virtual std::istream & parse(std::istream &is) {
            char ch;
            if(is >> ch && ch != '(') is.setstate(std::ios_base::failbit);
            int tx;
            if(is >> tx >> ch && ch != ',') is.setstate(std::ios_base::failbit);
            int ty;
            if(is >> ty >> ch && ch == ')') {
                    x = tx; y = ty; // no syntax errors
            } else is.setstate(std::ios_base::failbit);
            return is;
        }
        virtual
        ~bigWidget() {std::cout << "Dead Big Widget ("<<x << ", " << y << ')' << std::endl;}
    };
    
    class smallWidget : public cloneable {
       int x,y;
    public:
        smallWidget(int xx, int yy) : x(xx), y(yy) {}
        virtual handle clone() const {return handle(new smallWidget(*this));}
        virtual std::istream & parse(std::istream &is) {
            char ch;
            if(is >> x >> ch >> y && ch != ',') is.setstate(std::ios_base::failbit);
            return is;
        }
        virtual
        ~smallWidget() {std::cout << "Dead smallWidget " << x << ", " << y << std::endl;}
    };
    
    class factory {
        typedef cloneable::handle handle;
        typedef std::map<std::string, handle> map_t;
        map_t map;
    public:
        factory() {
            handle h(new bigWidget);
            map["bigWidget"] = h; // only one bigWidget
            map["smallWidget"] = smallWidget(3,4).clone(); // temporary and heap
        }
        handle gen(const std::string & type) const {
            map_t::const_iterator it = map.find(type);
            return (it != map.end())?it->second->clone():handle();
        }
        handle parse(std::istream &is) const {
            std::string type;
            if(is >> type) {
                handle clone = gen(type);
                if(clone && is >> *clone) return clone;
            }
            return handle();
        }
    };
    
    void test() {
        factory f;
        cloneable::handle h;
        while((h = f.parse(std::cin)) && std::cin) std::cout << "OK!\n";
        std::cout << "Out of loop" << std::endl;
    }
    Ok, perhaps not so simple, its kinda fun though.

    This sets up a syntax for your configuration file where you prefix each type with the key for the map in the factory. each decenant of cloneable implements a virtual parse method, that ends up being a "virtual" operator >>. The factory parse method can then build decendants of cloneable without knowing anything about them. The boost::shared_ptr's solve a lot of hassles, but handles could be simple pointers, if you remmeber to call delete.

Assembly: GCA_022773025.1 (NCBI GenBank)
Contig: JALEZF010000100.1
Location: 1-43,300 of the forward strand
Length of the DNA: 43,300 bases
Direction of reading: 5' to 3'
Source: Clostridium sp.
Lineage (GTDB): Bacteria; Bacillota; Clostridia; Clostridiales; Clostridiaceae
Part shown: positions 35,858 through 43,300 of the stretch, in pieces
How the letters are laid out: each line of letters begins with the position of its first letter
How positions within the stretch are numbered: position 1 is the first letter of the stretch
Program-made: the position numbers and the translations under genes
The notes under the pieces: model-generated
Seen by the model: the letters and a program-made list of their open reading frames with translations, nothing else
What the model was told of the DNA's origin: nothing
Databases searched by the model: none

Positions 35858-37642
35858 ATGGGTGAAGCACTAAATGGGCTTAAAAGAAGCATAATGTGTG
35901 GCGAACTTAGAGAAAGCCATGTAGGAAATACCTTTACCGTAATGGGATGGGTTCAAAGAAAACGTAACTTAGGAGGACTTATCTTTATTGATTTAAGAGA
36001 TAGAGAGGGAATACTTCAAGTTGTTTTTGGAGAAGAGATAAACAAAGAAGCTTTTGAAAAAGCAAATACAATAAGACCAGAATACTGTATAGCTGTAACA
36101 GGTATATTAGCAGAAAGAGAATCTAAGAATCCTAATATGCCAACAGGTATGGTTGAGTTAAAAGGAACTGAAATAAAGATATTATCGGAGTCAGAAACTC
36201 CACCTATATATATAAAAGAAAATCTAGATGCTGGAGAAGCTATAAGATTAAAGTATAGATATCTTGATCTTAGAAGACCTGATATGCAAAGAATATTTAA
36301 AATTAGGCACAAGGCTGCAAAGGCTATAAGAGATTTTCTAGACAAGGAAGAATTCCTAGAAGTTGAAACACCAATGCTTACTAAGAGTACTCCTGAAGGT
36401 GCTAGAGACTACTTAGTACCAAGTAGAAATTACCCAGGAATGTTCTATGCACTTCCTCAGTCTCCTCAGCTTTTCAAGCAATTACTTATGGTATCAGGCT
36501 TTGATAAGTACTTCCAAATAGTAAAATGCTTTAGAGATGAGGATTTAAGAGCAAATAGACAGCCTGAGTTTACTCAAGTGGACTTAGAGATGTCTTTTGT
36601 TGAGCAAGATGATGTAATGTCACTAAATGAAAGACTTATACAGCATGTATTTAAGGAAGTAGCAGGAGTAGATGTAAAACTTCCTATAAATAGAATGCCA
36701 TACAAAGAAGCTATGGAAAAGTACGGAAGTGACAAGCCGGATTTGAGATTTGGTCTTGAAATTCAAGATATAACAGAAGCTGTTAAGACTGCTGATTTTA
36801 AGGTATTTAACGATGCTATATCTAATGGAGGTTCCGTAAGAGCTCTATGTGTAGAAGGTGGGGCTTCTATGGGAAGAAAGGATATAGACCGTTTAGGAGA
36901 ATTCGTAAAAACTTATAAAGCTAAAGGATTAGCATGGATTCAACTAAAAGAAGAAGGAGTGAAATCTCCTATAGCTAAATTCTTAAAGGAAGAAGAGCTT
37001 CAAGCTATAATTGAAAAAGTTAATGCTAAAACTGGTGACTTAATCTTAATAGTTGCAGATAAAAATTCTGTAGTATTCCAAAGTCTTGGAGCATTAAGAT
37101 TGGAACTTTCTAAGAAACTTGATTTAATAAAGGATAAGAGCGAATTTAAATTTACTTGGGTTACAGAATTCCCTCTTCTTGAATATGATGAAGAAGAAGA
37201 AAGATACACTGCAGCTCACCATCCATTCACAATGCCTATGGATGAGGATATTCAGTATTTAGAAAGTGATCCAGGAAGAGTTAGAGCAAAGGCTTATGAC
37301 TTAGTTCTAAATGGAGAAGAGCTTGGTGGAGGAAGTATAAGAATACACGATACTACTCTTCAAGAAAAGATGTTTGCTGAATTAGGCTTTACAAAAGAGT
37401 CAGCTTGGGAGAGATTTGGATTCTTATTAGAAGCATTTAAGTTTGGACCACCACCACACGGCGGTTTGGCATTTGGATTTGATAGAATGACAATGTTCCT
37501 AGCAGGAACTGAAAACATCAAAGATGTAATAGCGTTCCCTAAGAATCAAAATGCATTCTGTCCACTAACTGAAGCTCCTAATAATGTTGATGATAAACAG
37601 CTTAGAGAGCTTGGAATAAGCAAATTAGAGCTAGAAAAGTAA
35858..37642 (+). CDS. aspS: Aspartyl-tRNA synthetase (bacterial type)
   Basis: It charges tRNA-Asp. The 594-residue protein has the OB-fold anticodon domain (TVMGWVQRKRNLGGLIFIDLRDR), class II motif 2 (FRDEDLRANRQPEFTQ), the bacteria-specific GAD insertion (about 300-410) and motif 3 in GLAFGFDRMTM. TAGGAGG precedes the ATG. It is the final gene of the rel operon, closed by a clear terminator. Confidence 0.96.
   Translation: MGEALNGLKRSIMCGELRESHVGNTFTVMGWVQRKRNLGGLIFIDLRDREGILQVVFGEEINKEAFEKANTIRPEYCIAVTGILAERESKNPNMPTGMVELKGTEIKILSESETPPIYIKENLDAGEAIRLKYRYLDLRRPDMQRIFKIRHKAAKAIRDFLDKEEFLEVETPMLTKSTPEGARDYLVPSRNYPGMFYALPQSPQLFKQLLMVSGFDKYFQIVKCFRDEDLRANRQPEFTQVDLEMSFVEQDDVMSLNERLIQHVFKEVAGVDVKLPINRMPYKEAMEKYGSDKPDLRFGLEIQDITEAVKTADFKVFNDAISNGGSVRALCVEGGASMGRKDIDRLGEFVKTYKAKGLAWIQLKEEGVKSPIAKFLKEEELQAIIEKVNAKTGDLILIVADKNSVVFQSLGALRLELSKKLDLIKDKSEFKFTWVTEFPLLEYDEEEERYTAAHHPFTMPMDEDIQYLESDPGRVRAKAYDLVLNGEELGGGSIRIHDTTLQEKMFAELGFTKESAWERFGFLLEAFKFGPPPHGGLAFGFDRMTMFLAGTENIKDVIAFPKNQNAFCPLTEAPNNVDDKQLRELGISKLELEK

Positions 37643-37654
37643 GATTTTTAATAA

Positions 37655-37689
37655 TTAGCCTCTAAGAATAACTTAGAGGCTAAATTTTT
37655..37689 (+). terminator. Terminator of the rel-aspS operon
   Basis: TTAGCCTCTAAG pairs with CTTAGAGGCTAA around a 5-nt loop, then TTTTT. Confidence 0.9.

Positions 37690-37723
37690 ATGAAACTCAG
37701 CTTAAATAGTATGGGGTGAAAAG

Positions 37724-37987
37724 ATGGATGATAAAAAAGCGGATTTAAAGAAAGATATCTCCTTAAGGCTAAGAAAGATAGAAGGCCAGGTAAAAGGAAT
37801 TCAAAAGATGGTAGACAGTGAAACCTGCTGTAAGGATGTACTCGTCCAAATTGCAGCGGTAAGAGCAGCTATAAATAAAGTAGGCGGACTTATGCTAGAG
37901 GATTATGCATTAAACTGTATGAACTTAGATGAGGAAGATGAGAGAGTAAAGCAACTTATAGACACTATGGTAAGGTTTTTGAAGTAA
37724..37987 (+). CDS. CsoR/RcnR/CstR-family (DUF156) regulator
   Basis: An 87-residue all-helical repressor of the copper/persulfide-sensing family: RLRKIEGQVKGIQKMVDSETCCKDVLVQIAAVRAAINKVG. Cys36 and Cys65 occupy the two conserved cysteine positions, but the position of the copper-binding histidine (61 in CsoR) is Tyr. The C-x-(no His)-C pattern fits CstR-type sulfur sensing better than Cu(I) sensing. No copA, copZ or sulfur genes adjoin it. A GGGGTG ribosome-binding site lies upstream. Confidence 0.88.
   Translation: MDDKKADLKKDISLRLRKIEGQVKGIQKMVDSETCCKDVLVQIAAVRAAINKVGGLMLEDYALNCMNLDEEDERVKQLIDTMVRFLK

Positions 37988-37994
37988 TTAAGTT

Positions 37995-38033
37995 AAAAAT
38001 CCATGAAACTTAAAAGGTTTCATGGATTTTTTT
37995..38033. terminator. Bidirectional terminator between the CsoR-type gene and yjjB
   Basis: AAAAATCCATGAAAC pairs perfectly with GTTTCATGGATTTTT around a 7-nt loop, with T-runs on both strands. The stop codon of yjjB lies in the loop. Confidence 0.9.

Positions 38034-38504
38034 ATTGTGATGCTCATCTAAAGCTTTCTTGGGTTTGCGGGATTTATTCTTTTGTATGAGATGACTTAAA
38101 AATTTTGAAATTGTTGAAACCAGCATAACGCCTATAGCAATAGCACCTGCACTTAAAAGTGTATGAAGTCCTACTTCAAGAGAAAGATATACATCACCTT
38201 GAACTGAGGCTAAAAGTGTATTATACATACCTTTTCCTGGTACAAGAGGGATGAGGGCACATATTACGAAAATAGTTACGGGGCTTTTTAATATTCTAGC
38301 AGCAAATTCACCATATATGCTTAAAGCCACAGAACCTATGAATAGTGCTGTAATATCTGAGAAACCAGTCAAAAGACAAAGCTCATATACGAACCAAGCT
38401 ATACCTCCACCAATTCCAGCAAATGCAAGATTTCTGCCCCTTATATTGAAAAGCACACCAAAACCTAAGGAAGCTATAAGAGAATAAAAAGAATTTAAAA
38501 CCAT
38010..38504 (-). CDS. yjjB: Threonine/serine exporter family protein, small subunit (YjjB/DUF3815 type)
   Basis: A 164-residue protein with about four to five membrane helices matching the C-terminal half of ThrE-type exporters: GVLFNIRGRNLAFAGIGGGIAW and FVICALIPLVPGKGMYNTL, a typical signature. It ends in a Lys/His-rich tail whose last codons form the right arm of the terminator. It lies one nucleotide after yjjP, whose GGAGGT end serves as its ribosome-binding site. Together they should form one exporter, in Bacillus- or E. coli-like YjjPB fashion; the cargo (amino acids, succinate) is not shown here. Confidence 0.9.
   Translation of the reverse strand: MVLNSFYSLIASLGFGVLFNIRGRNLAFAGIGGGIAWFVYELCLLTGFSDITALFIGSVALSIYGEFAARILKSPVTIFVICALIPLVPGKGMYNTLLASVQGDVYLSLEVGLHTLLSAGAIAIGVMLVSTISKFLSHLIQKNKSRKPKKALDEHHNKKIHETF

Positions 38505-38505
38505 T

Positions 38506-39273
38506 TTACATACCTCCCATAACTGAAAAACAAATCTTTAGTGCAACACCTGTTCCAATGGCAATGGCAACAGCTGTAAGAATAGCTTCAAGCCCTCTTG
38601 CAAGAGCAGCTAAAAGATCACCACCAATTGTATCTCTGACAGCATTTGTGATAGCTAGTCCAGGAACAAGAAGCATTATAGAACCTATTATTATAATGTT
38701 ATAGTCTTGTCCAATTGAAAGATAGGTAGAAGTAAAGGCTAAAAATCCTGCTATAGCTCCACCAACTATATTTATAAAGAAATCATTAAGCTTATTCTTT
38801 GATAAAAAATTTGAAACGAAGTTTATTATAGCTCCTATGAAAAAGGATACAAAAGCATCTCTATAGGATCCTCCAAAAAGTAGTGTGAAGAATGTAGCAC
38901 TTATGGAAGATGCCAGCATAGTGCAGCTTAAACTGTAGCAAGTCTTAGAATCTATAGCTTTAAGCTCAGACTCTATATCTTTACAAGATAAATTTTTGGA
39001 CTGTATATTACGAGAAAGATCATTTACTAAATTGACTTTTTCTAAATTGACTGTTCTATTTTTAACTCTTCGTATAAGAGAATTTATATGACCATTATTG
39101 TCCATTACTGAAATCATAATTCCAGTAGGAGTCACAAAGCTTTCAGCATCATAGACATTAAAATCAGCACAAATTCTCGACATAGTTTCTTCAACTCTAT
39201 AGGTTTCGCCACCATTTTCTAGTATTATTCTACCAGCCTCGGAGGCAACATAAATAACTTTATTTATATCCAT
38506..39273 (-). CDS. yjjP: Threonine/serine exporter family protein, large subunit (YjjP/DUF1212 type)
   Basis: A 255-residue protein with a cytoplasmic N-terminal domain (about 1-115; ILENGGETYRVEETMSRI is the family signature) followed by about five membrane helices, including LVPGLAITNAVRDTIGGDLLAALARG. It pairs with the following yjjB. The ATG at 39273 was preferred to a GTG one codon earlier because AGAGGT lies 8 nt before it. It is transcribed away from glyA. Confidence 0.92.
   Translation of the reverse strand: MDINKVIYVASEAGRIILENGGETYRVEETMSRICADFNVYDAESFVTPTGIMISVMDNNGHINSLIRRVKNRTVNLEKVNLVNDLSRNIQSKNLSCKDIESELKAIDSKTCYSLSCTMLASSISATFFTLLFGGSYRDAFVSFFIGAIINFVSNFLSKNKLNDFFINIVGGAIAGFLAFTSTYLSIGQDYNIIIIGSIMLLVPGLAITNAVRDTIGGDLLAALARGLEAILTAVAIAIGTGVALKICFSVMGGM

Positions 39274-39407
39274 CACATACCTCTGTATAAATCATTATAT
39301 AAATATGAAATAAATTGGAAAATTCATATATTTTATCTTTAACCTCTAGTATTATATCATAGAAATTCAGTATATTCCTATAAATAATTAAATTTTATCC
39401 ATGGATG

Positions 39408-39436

3. #3
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    Wow, thanks grib, that's quite impressive. So the config file would contain a list of types of widgets, the factory looks up that type of widget in its map and if it finds it, it returns a clone (copy), otherwise it returns just a generic widget of the base class (a 'cloneable')?
    "C++ is like jamming a helicopter inside a Miata and expecting some sort of improvement."
    - Drew Olbrich

  4. #4
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    Quote Originally Posted by Just
    Wow, thanks grib, that's quite impressive. So the config file would contain a list of types of widgets, the factory looks up that type of widget in its map and if it finds it, it returns a clone (copy), otherwise it returns just a generic widget of the base class (a 'cloneable')?
    Actually it returns null, cloneable is pure virtual in this case. shared_ptr() or in this case handle() is a shared pointer to null. A const static null in cloneable would probably not be a bad idea, this would make it easyer to change to simple pointers. cloneable could be given default clone and parse beavior that simply returns null and sets failbit respectively. Then changeing gen to return a cloneable if the type is not found would be ok. the default clone could return a new clone and you could then rely on parse failing but it's simpler to return null.